Sontag, not missing a beat, looked at him and said, “Of course it loses money. That’s what scholarly presses are supposed to do. You should be ashamed of yourself. That you are seriously considering putting the Press to the sword is a scandal and a betrayal of the very mission of the university.”

    Caspar, by the way, would later leave Stanford to become, with the help of Henry Kissinger, the president of the American Academy in Berlin. Thus do the mediocre fail upward.

    Stanford’s predicament is enough to make one weep. Better yet, get angry. Still better, organize to defeat the Philistines who are intent on killing or enfeebling the Press.

  2. Steve McKEnna Says:

    The Provost at my former institution, The Catholic University of America, has a Ph.D. in marketing based on a laughably shallow dissertation, a few crappy publications and co-publications, and that’s it. As a former business dean, he once objected to the university revoking the Ph.D. of a business student because the dissertation was discovered (by an undergrad at another university) to have been heavily plagiarized. This is the kind of person no leading a once-great research university–right into a ditch. I was on the Catholic University Press editorial board for six years–it was an incredible experience, the most challenging and rewarding committee work I ever had. The Provost then couldn’t make it through a meeting (he was supposed to attend), as he had no idea what was going on and spent the time on his Blackberry. This is disgraceful for Stanford. Further evidence that the neo-liberal overlords at most universities today have no notion of the enterprise they are trusted to lead, and no interest in being disabused of their ignorance. Perhaps the worst part of this, beyond what it means for Stanford, is that “leaders” of lesser universities like mine will be happy to follow suit, with Stanford as prestigious cover.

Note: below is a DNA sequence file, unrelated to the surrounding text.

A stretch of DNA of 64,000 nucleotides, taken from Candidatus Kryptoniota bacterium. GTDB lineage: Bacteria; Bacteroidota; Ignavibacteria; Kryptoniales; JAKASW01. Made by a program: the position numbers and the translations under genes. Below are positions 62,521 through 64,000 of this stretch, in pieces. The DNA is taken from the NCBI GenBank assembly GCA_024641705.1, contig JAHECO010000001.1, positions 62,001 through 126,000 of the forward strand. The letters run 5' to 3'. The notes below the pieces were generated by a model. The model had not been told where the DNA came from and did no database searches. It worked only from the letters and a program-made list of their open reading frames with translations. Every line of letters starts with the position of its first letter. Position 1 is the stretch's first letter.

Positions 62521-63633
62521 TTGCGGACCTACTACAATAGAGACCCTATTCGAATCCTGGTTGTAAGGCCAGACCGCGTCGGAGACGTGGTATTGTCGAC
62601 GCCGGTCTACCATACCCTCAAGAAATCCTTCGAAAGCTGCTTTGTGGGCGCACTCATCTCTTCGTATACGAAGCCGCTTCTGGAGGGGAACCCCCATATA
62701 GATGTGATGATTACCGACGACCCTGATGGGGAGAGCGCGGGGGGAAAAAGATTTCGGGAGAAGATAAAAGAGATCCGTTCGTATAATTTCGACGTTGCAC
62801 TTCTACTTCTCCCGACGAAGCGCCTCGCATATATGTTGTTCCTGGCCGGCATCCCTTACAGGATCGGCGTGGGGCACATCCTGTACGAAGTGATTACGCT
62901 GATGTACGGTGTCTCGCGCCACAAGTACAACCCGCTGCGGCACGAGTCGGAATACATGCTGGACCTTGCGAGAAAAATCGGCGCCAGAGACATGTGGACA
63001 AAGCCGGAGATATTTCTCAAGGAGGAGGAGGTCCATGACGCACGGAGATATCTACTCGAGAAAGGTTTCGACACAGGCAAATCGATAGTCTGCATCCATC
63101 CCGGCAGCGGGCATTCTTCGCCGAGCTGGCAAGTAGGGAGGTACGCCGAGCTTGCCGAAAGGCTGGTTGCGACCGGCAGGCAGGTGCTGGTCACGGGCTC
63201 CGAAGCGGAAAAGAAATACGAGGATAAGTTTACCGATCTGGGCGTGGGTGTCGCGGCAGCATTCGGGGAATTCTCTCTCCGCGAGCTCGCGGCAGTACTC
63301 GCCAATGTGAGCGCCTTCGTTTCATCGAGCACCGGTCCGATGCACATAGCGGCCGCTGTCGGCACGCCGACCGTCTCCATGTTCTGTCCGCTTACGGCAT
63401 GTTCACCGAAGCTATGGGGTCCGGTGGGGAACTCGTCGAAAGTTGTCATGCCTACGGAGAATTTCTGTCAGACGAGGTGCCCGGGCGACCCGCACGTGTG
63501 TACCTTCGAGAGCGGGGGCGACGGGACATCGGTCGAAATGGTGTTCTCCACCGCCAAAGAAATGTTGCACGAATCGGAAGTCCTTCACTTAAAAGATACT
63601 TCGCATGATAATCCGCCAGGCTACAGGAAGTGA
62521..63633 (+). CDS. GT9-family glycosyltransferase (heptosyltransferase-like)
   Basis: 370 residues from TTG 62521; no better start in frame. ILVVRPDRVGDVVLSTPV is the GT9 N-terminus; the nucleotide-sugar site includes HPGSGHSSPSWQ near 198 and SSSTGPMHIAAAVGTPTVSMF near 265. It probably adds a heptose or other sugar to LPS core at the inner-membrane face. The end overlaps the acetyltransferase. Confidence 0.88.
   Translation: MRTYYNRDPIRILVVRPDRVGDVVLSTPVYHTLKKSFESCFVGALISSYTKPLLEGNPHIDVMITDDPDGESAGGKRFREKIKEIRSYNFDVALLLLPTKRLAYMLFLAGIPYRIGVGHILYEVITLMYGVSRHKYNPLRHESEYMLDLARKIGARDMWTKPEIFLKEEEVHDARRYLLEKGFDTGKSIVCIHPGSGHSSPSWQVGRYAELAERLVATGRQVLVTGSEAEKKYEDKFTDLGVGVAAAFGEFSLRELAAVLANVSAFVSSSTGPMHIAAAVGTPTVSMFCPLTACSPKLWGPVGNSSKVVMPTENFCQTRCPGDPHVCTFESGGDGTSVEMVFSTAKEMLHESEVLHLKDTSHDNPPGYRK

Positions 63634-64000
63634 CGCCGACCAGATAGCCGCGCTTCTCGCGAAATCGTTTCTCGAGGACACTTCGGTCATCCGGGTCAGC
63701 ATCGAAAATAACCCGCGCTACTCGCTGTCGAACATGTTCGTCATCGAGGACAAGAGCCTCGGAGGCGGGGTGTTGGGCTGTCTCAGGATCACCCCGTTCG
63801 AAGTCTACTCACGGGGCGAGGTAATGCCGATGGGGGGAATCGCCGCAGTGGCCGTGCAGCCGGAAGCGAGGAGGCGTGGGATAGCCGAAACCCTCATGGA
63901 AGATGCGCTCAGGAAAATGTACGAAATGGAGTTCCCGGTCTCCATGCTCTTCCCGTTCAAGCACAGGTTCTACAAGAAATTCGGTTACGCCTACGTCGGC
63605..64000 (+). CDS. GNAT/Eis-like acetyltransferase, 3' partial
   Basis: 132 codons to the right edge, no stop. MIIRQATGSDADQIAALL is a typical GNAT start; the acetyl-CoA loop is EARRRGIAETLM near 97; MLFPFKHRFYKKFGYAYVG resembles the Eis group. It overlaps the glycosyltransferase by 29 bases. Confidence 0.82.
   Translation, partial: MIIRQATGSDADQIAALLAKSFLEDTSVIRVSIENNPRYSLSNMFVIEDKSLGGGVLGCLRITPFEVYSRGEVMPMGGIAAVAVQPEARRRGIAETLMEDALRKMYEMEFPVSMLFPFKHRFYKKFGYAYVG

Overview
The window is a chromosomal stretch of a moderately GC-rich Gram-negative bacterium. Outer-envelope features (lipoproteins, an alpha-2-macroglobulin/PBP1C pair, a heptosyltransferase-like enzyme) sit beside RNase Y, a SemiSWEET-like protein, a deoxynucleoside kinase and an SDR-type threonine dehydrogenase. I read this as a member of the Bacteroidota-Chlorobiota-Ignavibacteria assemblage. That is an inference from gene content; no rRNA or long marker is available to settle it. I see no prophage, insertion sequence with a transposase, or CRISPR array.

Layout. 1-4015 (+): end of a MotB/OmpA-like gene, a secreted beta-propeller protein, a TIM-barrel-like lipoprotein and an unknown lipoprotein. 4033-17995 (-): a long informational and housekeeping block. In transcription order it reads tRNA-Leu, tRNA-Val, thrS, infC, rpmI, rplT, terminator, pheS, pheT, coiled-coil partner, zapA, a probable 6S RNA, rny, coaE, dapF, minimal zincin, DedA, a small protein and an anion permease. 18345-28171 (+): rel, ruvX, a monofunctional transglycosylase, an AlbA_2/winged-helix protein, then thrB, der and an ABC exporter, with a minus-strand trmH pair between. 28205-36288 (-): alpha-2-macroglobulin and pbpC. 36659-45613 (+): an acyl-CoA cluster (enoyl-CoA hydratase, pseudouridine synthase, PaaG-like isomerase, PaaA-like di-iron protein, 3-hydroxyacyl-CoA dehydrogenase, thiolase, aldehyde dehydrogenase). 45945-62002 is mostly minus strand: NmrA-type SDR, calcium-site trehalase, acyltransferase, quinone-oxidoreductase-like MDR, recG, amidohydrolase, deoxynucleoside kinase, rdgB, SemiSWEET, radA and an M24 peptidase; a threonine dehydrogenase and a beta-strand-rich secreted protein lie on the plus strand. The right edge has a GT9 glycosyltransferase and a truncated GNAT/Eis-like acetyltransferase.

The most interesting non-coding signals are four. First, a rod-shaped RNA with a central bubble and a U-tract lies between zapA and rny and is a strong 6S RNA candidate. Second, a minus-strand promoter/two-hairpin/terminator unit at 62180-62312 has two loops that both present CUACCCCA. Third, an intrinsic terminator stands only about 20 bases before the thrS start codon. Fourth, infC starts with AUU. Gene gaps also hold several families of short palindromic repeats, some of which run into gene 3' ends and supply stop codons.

3. George Says:

    A couple of years ago, I found and read The Idea of a University–A Reexamination by Jaroslav Pelikan, based on lecture Pelikan gave at Yale in 1990-1991. I have given the book away, but recall that Pelikan gave some space to the role of the university press in disseminating knowledge. It is a shame to see university presses falling on hard times.